The Fed delivered, as expected, a 0.25 percentage point rate hike, the first kick in short term interest rates since December 2018. Moreover, the market expects similar actions for each of the Fed’s remaining six meetings scheduled in 2022. Thus, the funds’ rate should climb near 2% by the end of this year. In a similar move, the Bank of England raised its interest rate to 0.75%. But is this enough to tackle inflation which grows well into two digits territory?
History shows that the last time inflation ravaged the American economy in the late 1970s, the Fed, wisely led by its chairman Paul Volker, acted promptly and effectively. In fact, Volker’s hand was heavier compared to the current administration. He raised the short term interest rates to 20%. Such an abrupt measure was the only solution to curb double-digit inflation. Making money supply scarce is the single viable avenue to stop the boom in consumer prices.
Nevertheless, Powell & Co’s problem is bigger and grimmer than 40 years ago. In fact, he needs to curb inflation without hampering quantitative easing too much. On paper, things may look good. Interestingly, Wall Street cheers the hike in interest rates, the leading indices delivering positive returns.
The Fed ignores that massive injections of funds in the financial markets were the keystone that amplified inflation over the past year. Liquidity injected directly or indirectly into the stock markets ended up in the pockets of certain categories of individuals, thereby fueling consumer prices. As a result, increasing interest rates to 2% by year’s end may not suffice. Even a more vigorous hike above 5% can be ineffective if the tapering does not quickly come into force.
Is the Fed ready to unleash hell in the stock market? Most likely, they do not because they are afraid of what people call stagflation. Ideally, inflation should retreat, markets should go north, and the economy should deliver growth. Too much, too fast and too late…
One thing we're hearing again and again, as we talk to the different players in our supply chain, is that there's a lack of data sharing. A lot of things you might assume are shared actually aren't. So that cargo owner for example might not actually know what containers their goods are in. The trucker might not know if a container that they're showing up to a warehouse to pick up is actually going to be there. There can even be issues when you look at those big stacks of containers about making sure that the container you want to pick up first is actually on top and not in the middle. These are the kinds of things that we can improve through voluntary data-sharing agreements. Pete Buttigieg, US Transportation Secretary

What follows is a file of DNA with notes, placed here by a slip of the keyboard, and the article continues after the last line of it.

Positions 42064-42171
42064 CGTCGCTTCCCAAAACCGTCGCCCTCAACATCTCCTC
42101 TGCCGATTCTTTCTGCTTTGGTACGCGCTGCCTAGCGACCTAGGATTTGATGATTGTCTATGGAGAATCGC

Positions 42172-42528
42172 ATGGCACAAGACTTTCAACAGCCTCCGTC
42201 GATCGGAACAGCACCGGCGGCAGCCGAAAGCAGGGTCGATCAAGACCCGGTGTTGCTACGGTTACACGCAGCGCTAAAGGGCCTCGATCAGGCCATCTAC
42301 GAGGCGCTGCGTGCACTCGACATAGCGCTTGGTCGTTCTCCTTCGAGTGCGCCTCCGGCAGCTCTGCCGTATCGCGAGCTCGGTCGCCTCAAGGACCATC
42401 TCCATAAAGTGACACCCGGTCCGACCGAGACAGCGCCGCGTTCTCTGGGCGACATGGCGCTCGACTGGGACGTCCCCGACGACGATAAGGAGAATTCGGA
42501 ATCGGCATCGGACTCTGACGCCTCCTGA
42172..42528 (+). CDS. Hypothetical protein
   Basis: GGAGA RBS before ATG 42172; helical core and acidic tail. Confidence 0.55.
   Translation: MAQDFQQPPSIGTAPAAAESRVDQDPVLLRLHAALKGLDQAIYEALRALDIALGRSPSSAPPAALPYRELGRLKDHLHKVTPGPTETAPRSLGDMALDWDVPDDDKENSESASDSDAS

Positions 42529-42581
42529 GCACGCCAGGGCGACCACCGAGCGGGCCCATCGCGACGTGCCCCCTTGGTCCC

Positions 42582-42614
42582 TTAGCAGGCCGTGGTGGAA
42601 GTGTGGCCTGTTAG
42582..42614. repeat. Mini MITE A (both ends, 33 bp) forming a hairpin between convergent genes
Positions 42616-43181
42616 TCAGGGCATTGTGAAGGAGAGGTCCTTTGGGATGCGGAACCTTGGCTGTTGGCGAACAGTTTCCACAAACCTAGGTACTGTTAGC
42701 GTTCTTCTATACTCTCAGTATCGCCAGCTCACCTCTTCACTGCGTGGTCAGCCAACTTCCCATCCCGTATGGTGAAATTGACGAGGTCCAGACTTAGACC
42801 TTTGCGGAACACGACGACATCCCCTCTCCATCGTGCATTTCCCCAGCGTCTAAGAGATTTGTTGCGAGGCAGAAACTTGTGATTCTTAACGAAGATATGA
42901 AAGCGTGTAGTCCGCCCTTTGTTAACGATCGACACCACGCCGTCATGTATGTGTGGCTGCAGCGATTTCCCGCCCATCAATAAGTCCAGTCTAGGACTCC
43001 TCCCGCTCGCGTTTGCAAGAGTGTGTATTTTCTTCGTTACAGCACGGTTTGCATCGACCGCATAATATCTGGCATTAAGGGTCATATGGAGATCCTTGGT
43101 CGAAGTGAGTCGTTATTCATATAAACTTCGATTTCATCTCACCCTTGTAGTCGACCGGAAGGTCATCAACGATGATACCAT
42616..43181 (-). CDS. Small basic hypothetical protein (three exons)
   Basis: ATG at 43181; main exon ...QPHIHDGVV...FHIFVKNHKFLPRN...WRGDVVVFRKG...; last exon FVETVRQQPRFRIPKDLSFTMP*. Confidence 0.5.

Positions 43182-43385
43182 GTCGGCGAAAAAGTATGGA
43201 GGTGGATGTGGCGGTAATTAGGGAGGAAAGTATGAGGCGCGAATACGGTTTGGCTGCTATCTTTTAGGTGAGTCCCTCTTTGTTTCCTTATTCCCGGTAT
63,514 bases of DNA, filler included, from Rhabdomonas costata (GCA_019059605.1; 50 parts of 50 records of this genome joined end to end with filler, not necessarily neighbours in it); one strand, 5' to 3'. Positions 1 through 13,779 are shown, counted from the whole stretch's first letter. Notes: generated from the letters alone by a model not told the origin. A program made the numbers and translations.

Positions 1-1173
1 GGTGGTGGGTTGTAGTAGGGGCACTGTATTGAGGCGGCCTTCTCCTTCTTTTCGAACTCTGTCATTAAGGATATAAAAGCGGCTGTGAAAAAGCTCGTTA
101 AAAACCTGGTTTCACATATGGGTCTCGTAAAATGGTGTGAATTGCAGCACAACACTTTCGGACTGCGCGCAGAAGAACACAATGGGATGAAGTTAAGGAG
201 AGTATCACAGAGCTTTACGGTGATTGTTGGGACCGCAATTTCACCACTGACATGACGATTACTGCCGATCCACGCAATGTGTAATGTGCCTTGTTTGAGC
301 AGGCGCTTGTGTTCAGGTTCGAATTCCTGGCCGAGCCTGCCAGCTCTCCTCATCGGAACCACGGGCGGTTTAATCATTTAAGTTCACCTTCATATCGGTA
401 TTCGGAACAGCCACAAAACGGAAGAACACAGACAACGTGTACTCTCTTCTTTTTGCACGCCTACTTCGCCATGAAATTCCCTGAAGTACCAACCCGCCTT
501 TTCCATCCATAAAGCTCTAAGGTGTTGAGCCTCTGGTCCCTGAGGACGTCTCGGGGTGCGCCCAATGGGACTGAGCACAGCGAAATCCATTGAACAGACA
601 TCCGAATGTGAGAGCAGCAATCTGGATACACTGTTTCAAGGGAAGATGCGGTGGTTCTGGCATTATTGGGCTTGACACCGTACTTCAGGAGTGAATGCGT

Global equity markets showed significant gains on Friday, boosted by technology stocks. Russia managed to pay the coupon on its debt, avoiding a default on its sovereign liabilities. Investors were eased after Russia’s payment and redirected funds towards the stock market. They also pulled back from gold, signalling the market's total trust in Fed’s interest rate hike.
10 years Treasuries
The yields on 10 years Treasury notes climbed above 2.2% earlier this week before retreating below 2.15%. This level should be enough for most investors to keep the engine running. Nevertheless, the 0.25% hike in short term rates should translate into a bigger kick on the distant end of the interest rates curve. Therefore, the ten years Treasuries should be above 2.25% to deliver a steepening shift of the curve.
Russian debt default, energy crisis, rampant inflation… And yet VIX, the leading volatility index, is moving consistently into negative territory. Seemingly, the market delivers a strong signal that all goes smoothly and there are no reasons to worry.
However, while the volatility is still above the level recorded before the pandemic outbreak, the current level is far from soundly encompassing the fully-fledged picture of the present situation.
The credit crunch crisis gave us a valuable lesson. Volatility is like any other asset, the result of supply and demand. The current level shows that there is no demand for volatility, or in layman terms, there is less demand for derivatives. Are investment banks reluctant to hedge?
Probably they are because their position is to bet on inflation.
While the stock market entered in Q4 2021 a bearish pattern, oil and gas companies bolster amid a strong oil rally. Chevron’s share has followed an overall positive trend since the beginning of the Ukraine conflict.
Chevron aims to revive its joint venture in Venezuela amid the foreseeable relaxation of the US sanctions. Sanctions against Russian oil pushed the major oil and gas companies to explore a partnership with Venezuelan President Maduro.
Only time can tell whether this strategy will be fruitful. Russian companies are already drilling in Venezuela.
After a strong rally, the Dow Jones Index ended the week into positive territory, above 34,700. After the initial turmoil triggered by the war between Ukraine and Russia, the market calmed down.
Bitcoin ended the week above USD 41,000, moving back into a coupling mode with the other markets. The leading cryptocurrency showed resilience amid a critical situation.
The Gold ounce ended the week on a negative note, below USD 1,950, as investors moved away from safe-harbour assets. However, the foreseeable commodities crisis and the inflationary context are good arguments for a rally in gold prices.